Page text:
OTTAWA -- When the Pittsburgh Penguins need inspiration, they often find it in center Sidney Crosby.
They will no doubt look to their captain again in Game 5 of the Eastern Conference Final against the Ottawa Senators at PPG Paints Arena on Sunday (3 p.m. ET; NBC, CBC, TVA Sports).
Crosby sparked the Penguins offensively with a goal and an assist in their 3-2 win in Game 4 on Friday, which evened the best-of-7 series at 2-2, but his contributions went beyond the score sheet.
After a lackluster effort in a 5-1 loss in Game 3 on Wednesday, the Penguins knew they needed to raise their intensity to match what the Senators were throwing at them. Crosby showed them the way with his best game of the series.
[RELATED: Complete Penguins vs. Senators series coverage]
"He was on the puck. He was hard on the puck. He was making plays. He was defending hard. He was inspired," coach Mike Sullivan said Saturday. "He was really inspired, and when he plays that way he's tough to handle and he inspires our group as well. He's played a lot of hockey, so for him to continue to play the inspirational game that he plays, I think, is indicative of how badly he wants to win."
Though Crosby shares credit with others in the Penguins' leadership group, he understands his example is one teammates will follow. He was among those who struggled when Pittsburgh produced three goals in the first three games against Ottawa.
Crosby was held without a point in the first two games of the series before breaking through with a power-play goal in the third period of Game 3 and hadn't had much of an impact. That changed in Game 4.
"You just make sure that you go out there and compete," Crosby said, "and I thought as a group we probably didn't have that same level of desperation in Game 3. So I think we wanted to make sure we established that right from the start [Friday]."
After falling behind 4-0 in the opening 12:52 of Game 3, the Penguins started much better in Game 4 and grabbed a 1-0 lead when Crosby set up defenseman Olli Maatta for a goal with 46 seconds remaining in the first period. Crosby made it 2-0 by knocking in his own rebound at the right post for a power-play goal at 7:41 of the second period.
"Right from the start he showed he had that battle level and everybody else followed," Maatta said. "I think that's huge."
Defenseman Brian Dumoulin made it 3-0 at 11:30 of the second and the Penguins held on from there to get the win they desperately needed to change the outlook of the series. Predictably, Crosby called the rebound win a group effort.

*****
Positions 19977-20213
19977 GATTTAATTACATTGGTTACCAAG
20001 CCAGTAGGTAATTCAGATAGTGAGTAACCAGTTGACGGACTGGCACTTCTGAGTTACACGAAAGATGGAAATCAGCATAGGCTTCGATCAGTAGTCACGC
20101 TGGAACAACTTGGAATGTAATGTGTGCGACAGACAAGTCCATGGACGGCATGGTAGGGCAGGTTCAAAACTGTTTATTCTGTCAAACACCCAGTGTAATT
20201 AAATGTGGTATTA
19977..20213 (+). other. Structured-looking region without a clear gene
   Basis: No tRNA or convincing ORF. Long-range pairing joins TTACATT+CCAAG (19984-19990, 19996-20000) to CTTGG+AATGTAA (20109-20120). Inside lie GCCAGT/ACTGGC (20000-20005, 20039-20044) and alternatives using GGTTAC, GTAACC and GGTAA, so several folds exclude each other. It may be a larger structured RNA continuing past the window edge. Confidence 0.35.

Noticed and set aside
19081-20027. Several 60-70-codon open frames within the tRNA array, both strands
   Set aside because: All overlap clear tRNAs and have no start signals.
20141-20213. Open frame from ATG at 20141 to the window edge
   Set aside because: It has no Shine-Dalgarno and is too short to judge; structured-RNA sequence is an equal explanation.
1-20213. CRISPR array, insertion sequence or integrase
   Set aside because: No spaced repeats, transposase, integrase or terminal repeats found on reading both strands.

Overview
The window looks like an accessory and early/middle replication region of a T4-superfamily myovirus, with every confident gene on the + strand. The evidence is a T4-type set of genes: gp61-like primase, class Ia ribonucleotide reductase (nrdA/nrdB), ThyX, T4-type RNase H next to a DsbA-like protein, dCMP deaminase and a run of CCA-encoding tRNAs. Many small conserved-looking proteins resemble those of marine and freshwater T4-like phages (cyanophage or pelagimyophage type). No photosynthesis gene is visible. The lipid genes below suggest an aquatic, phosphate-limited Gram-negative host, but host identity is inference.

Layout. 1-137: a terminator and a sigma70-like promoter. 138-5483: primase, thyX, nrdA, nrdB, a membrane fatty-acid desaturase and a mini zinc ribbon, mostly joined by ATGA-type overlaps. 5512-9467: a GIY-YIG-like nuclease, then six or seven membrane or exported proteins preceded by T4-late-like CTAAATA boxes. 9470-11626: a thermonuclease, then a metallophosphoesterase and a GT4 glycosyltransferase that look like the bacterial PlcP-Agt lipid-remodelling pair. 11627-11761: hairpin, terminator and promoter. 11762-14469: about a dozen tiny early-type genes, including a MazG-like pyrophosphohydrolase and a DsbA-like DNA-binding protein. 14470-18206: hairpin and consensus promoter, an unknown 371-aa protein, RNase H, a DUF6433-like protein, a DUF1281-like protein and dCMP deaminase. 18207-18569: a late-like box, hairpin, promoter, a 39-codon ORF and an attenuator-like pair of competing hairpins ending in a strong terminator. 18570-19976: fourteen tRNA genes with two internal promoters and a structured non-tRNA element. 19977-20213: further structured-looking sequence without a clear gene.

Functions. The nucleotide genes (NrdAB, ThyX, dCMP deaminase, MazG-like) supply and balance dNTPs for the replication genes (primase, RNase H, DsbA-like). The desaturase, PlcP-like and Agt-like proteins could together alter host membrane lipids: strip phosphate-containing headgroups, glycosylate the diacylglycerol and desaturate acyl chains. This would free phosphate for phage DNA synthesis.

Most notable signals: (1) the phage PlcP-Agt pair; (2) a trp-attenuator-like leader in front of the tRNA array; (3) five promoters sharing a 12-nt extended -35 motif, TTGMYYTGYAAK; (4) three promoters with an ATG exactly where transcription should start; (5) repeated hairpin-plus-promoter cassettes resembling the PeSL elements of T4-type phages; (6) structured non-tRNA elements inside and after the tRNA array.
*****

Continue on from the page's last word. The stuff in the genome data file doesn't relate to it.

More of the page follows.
"A good chunk of us have played together for a while and have been through different situations, so I think everyone relies on each other," he said. "But there's a certain level of confidence that in different situations the group will respond."
Video: PIT@OTT, Gm4: Crosby slides home power-play goal
Before Game 4, it looked as if Crosby might be running out of gas. He didn't have the jump he had earlier in the Stanley Cup Playoffs and seemed to be frustrated at times playing against the Senators' stingy 1-3-1 defensive system.
It would be understandable if he were tired. As Sullivan noted, he has played a lot of hockey over the past two seasons.
After the Penguins' run to the Stanley Cup last season, which also earned Crosby the Conn Smythe Trophy, he had a short summer and jumped right into the World Cup of Hockey 2016 in September. Then, after captaining Team Canada to the championship and being voted the tournament's most valuable player, it was back to Pittsburgh, the end of training camp with the Penguins and the beginning of another long NHL season.
But Sullivan doesn't believe fatigue has been a problem for Crosby.
"He's so fit and he takes care of himself so well, he has the ability to do it," Sullivan said. "He's an extremely fit athlete."
Statistically, Crosby is having a better playoffs than last season, when he tied for sixth in the NHL with 19 points (six goals, 13 assists) in 24 games. This season, Crosby ranks third in the League in playoff points with 17 (six goals, 11 assists) in 15 games, which leaves him behind only Penguins center Evgeni Malkin (20 points) and Anaheim Ducks center Ryan Getzlaf (18).
Even after sustaining another concussion in Game 3 of the second round against the Washington Capitals, he returned after missing one game and had a point in each of the final three games of that series.
"He's probably the fiercest competitor that I've been associated with in the game and [Friday] was an example of it," Sullivan said. "He's got an insatiable appetite to be the best, and he has a drive and a will to win that in my estimation in being around the game not too many people have, and I think because of it, that's what separates him from others."